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People v. Becker

State of New York Supreme Court, Appellate Division Third Judicial Department


April 15, 2010

THE PEOPLE OF THE STATE OF NEW YORK, RESPONDENT,
v.
LESLIE BECKER, ALSO KNOWN AS LEE BECKER, APPELLANT.

The opinion of the court was delivered by: Cardona, P.J.

MEMORANDUM AND ORDER

Calendar Date: February 18, 2010

Before: Cardona, P.J., Lahtinen, Malone Jr., Stein and Garry, JJ.

Appeals (1) from a judgment of the County Court of Schenectady County (Giardino, J.), rendered December 19, 2008, which resentenced defendant following his conviction of the crimes of, among others, attempted rape in the first degree and assault in the second degree, and (2) by permission, from an order of said court, entered May 21, 2009, which denied defendant's motion pursuant to CPL 440.20 to set aside the original sentence following his conviction of the crimes of, among others, attempted rape in the first degree and assault in the second degree, after a hearing.

Following a non-jury trial, defendant was found guilty of, among other crimes, attempted rape in the first degree and assault in the second degree. In December 2000, County Court sentenced defendant to an aggregate prison term of 15 years but did not impose any statutorily-required period of postrelease supervision. Defendant's convictions were subsequently affirmed on appeal.

Following the attempt by the Department of Correctional Services to impose a period of postrelease supervision in 2007 and defendant's successful challenge thereto, defendant, acting pro se, moved pursuant to CPL 440.20 (1) to set aside his sentence as invalid as a matter of law and illegal because no period of postrelease supervision was imposed by County Court. Thereafter, defendant was assigned counsel, who also moved to set aside the sentence imposed as well as to vacate defendant's judgment of conviction. After a hearing, County Court denied those motions, but resentenced defendant pursuant to Correction Law § 601-d to his original 15-year aggregate term of imprisonment and imposed an aggregate five-year period of postrelease supervision.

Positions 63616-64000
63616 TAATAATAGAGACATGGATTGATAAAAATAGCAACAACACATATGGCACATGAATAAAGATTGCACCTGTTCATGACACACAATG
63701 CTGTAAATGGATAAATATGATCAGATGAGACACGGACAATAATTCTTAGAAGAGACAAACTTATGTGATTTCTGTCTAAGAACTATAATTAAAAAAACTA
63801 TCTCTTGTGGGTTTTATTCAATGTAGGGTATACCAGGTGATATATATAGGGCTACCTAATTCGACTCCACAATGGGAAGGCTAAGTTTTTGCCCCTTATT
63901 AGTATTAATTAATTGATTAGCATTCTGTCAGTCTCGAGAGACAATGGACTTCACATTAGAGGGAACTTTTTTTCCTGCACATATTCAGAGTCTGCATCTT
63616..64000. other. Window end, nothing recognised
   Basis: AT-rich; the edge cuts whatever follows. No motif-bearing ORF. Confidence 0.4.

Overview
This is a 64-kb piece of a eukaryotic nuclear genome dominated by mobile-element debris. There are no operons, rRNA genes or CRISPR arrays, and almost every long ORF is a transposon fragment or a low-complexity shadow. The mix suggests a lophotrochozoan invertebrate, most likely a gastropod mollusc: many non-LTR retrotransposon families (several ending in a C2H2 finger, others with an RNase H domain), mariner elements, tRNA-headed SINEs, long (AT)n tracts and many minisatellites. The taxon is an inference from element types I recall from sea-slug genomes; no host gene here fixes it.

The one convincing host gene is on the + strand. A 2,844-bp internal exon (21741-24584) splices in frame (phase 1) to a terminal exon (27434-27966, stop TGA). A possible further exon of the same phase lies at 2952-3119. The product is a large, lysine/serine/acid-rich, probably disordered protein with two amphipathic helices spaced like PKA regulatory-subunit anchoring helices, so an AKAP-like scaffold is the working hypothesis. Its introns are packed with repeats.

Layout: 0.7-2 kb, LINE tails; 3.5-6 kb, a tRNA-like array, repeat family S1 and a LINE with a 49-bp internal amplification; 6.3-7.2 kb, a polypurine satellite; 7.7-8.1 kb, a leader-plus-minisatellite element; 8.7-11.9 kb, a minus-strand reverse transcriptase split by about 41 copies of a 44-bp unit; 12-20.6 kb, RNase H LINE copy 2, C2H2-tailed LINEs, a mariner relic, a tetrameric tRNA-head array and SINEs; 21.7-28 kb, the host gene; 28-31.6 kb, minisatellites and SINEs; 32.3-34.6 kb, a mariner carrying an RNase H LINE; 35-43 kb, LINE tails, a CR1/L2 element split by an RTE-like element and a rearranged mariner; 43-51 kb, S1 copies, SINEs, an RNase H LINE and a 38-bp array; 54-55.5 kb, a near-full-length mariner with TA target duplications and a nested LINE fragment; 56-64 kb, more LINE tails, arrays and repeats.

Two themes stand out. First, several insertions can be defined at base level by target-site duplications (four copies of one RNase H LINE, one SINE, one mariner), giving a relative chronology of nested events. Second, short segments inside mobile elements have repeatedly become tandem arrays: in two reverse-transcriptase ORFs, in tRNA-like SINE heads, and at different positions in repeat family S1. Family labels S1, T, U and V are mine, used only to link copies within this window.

Initially, we are unpersuaded by defendant's contention that the resentence was unlawful because County Court did not comply with the time limitations prescribed by Correction Law § 601-d once the court received notice of the illegality of the sentence. This record establishes that defendant requested the adjournments in connection with his CPL article 440 motions challenging the legality of the sentence. Significantly, compliance with the statutory time periods would have impermissibly "affect[ed] the power of [the] court to hear, consider and decide" the motions (Correction Law § 601-d [8]). In any event, "New York courts have the inherent authority to correct illegal sentences," (People v Williams, NY3d , ___, 2010 NY Slip Op 01527, at *11 [2010]) regardless of the time limits set forth in Correction Law § 601-d (4) (c) or (d) (see People v Thomas, 68 AD3d 514, 515 [2009]).

Additionally, defendant's contention that the resentencing subjected him to double jeopardy is without merit. Notably, defendant has not completed serving his initial sentence and, therefore, County Court retained the power to correct the illegality of the sentence by imposing a period of postrelease supervision. Accordingly, defendant "cannot claim a legitimate expectation that the originally-imposed, improper sentence is final" so as to invoke the protection against double jeopardy (People v Williams, NY3d at , 2010 NY Slip Op 01527, at *11 [2010]; see People v Chandler, 70 AD3d 1128, 1129 [2010]). Finally, we have reviewed defendant's contention that Correction Law § 601-d violates due process and find it to be without merit (see People v Thomas, 66 AD3d 1244, 1245 [2009]).

Lahtinen, Malone Jr., Stein and Garry, JJ., concur.

ORDERED that the judgment and order are affirmed.

20100415

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